- The unique features Slowhand loves may not be your cup of tea.
Finally, it features a “blocked” bridge. Since Clapton isn’t known for a ton of vibrato, they chose to block the bridge by placing a block of alder wood against it so it won’t move. It’s an interesting tonal choice that makes sense for his playing style.
If you’re looking for a Stratocaster like no other, you’re looking at the creme de la creme. And, hey, you even get Derek’s signature on the headstock… or was he the Domino? Regardless, this guitar is an immaculate work of art that will put you on your knees.
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Another American-made work of art from the team at Paul Reed Smith. The first feature that will grab you immediately is the Charcoal Burst finish. It’s thin, it’s light, and it is absolutely gorgeous.
PRS nailed this finish using a cellulose basecoat after the lightweight mahogany body was sealed and topped with a nitro finish. The result is like looking through glass. Once you’re done drooling over the body, you have to look up to the neck. It’s a functional stunner.
The 24 medium jumbo frets on the neck is a feature in which PRS excels, and a guitar of this quality is no different. The basics are there, but the pattern finish, Indian Rosewood, with bird inlays, is truly striking. It looks fantastic, but it plays even better.
Let’s talk electronics. In 1985 PRS developed a humbucker that split treble and bass, which gave players a unique tone that no other guitar manufacturer could replicate. They were among music’s best then. They’re better now.
- The finish adds to the tone of the instrument.
- Players describe perfect intonation on arrival.
- Pattern thin neck lets your hands fly faster than Maverick.
- You’re going to need to look into some financing. Honestly. Maybe a mortgage.
The warm and chunky tone puts this guitar’s perfect intonation on display. You’ll want to take a few days off work to try all the options of the 5-way switch that splits the bass from the treble.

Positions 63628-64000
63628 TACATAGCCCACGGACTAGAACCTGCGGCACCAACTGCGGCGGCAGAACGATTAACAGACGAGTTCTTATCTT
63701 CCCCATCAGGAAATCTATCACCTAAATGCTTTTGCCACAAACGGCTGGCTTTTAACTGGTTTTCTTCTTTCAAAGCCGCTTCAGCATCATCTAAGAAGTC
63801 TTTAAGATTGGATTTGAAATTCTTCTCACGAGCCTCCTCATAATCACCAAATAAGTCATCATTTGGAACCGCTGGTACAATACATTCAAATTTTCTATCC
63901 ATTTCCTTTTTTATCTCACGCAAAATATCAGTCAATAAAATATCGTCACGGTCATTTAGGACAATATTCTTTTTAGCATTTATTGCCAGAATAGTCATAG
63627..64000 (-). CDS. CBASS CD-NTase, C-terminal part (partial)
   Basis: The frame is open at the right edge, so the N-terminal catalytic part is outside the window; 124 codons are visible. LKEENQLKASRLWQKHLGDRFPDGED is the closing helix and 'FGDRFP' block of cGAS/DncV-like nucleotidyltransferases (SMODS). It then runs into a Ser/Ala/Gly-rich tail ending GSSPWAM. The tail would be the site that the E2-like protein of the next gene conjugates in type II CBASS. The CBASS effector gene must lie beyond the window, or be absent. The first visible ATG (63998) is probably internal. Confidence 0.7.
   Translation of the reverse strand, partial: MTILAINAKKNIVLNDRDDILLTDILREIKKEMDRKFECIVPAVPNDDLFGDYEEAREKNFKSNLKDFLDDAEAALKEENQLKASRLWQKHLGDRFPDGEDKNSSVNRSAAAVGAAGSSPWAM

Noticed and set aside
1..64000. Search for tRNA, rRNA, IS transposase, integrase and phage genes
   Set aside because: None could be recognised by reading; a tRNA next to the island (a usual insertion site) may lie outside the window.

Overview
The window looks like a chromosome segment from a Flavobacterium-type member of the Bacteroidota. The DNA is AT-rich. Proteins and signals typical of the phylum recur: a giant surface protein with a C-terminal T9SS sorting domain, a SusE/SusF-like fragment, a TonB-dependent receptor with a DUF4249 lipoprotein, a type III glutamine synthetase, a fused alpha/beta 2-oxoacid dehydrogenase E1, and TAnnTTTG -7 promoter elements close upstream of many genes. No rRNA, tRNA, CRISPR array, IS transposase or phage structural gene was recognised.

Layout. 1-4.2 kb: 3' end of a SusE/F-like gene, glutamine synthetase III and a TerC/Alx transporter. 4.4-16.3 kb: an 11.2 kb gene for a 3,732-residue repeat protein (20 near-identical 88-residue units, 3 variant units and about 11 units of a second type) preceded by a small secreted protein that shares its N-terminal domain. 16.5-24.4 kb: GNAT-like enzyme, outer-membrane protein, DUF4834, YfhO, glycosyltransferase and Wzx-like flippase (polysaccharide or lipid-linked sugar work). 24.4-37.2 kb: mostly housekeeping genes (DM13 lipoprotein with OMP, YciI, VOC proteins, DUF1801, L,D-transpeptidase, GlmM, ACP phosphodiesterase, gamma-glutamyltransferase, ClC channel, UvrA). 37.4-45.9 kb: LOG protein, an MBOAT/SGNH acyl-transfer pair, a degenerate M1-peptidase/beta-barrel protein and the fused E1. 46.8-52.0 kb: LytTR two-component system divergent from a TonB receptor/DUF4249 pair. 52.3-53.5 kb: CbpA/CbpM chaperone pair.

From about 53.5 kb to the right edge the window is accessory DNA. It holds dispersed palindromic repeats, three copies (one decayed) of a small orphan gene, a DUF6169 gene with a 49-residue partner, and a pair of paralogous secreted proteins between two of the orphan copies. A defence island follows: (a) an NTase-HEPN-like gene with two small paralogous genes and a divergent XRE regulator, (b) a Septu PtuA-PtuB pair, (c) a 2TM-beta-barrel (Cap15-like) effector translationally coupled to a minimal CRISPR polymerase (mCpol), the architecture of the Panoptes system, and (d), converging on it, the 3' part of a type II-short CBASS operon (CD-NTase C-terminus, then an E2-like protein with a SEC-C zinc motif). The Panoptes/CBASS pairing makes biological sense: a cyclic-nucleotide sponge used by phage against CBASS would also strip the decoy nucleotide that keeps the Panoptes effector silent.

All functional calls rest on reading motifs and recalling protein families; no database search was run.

It’s incredibly fun to play, and the attention to detail is without rival. The 3rd generation tremolo system means it stays in tune after even the deepest dive bomb.
“Impeccable.” “Exceptional guitar.” “PRS at its best.” “A truly versatile guitar, perfect for blues, rock music, and anything in between.” Actual reviews from actual users. And that last one… wow, that’s a bold statement, but frankly, I can’t disagree.
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Randy is a legend. He died a few months before I was born in a tragic, although probably not too unexpected, plane accident. He hated to fly. Sometimes that’s fate. But in death, he’s a legend.
In the same way you’ll always be able to buy Kobe Bryant shoes, Jackson will always be making versions of the Randy Rhoads model. After all, it was the first model they ever made. At the time, Randy was the company. You can’t say that today.
The aggressively shaped Randy Rhoads is a sharp, angular, mean-looking flying V. Ironic with how much he hated flying. But he loved shredding, and this thing shreds.
The body shape is iconic, but Jackson has outdone themselves in creating this tribute sonic weapon. The neck-thru maple body means this guitar has incredible sustain. Couple that with astonishing gain, and you’ve got Randy. The maple neck, rosewood fretboard, and classic mother of pearl full shark fin inlays add to the aggression. The headstock has a mother of pearl logo inset to match.
- Impeccable attention to detail on this model.
- Iconic Rhodes angular V shape.
- Neck-thru design creates incredible sustain, even with the tremolo.
- It is expensive.
- We’ve seen a number of these tributes to the legend before.
By using Seymour Duncan TB-4 and Jazz pickups, they’ve diversified the tone while keeping the massive gain Randy was known for.
It’s a beautiful contrast to the deep all-black finish. This American made guitar is truly a work of art and tribute to one of the best human beings to strap on a guitar. No wonder you’ll find Jackson guitars in the hands of some of the biggest professional musicians in hard rock and metal acts of the last 30-plus years.
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Eddie Van Halen played a lot of guitars over the years, but in addition to being a virtuoso, he always had a flair for creating his instruments. It’s unlikely he ever played a guitar without some modification. The striped Frankenstrat was iconic in the 80s.
The EVH brand and the Wolfgang signature guitar are the culmination of that artistic spirit. It features every piece of innovative electronics he ever designed.